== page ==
Richard “Lord British” Garriott is fed up with videogame publishers, and wants the players to take their place for his upcoming online RPG, Shroud of the Avatar.
Ultima creator Richard “Lord British” Garriott once paid $30 million from his personal finances to become the sixth ever “space tourist.” $1 million seems like it would be a drop in the bucket for the game design legend, so why is he asking Kickstarter backers to foot the bill? Garriott explains to PC Games N that it’s more about the developer-backer relationship than the money.
First, Garriott assures us that he has poured millions of dollars from his personal fortune into getting his company, Portalarium, off the ground. He says that Portalarium is “only trying to raise about one million dollars through this crowdfunding campaign,” and the reason is not because it necessarily needs the money, but because Garriott doesn’t want to be held accountable to a publisher.
“As I reflect on my own career, each of the times that we have forged a deep relationship with another publisher, those very next games are the games that have shipped the least well, shall we say?” Instead, Garriott wants the players themselves to take the place of publishers in the development process. Garriott says that signing with a publisher means you become slaves to them, rather than the audience. He’d instead rather that his players themselves become his “task-masters” for his next project.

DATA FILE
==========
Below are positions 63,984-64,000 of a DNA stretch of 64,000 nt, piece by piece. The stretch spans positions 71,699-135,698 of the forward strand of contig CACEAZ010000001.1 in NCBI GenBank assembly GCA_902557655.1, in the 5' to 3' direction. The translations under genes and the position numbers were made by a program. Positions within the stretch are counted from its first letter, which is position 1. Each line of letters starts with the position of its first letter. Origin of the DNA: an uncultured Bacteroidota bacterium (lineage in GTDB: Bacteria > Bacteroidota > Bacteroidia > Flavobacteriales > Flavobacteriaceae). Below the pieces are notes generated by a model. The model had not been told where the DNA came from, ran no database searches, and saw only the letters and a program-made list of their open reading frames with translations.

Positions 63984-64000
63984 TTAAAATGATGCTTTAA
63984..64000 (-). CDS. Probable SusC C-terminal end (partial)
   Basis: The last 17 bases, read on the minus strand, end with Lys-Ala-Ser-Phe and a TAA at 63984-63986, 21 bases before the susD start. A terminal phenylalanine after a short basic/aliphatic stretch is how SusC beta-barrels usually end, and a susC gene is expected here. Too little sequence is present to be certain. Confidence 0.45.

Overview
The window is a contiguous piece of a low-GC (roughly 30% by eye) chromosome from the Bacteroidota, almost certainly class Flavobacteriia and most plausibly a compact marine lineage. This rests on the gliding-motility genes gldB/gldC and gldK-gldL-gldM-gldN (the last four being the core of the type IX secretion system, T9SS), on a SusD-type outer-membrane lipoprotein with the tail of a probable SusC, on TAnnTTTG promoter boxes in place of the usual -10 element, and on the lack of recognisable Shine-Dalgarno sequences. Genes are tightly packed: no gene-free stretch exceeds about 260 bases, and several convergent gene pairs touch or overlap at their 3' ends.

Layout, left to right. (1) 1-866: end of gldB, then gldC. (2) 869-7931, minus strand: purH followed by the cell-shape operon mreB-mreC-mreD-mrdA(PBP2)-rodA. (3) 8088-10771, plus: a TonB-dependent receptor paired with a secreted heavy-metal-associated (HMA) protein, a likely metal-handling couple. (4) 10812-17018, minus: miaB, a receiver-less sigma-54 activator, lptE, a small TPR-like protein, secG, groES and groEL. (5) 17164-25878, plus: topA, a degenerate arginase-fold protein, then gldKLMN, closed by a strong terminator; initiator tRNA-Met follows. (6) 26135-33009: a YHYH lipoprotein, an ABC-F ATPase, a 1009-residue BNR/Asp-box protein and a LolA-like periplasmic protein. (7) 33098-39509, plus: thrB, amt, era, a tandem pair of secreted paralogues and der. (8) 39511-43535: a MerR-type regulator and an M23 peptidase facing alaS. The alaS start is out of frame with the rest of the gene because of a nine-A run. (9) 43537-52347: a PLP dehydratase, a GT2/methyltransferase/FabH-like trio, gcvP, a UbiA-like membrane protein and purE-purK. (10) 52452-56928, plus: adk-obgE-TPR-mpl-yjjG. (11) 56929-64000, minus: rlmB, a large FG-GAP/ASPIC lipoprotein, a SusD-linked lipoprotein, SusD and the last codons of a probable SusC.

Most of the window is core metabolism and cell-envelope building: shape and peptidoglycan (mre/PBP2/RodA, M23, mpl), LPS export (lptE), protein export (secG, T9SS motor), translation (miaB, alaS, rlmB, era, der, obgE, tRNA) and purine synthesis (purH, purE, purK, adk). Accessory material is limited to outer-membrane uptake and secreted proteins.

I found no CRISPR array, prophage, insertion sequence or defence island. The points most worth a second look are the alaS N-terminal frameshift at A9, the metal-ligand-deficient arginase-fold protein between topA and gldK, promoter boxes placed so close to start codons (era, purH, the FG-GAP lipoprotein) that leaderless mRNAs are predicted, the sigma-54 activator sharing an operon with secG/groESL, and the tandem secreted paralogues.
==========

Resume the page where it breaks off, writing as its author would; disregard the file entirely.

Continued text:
“You become slaves to your publisher as opposed to slaves to the audience and we’re trying to make sure that the task master we are listening to – starting them early and getting them into these alphas and betas – is the player, and not the publisher.”
While Garriott says that the $1 million will be put to good use for the game’s development, the Kickstarter is more of a “self-selection process.” “By embracing [the core audience] and bringing them into the development process, it lets us suss out a lot of problems,” he said.
Shroud of the Avatar has raised $730,000 USD at time of writing. It is set to be an “MMO-lite,” with a persistent world and a focus on questing in small groups. It is the spiritual successor to the Ultima series.
Source & Image: PC Games N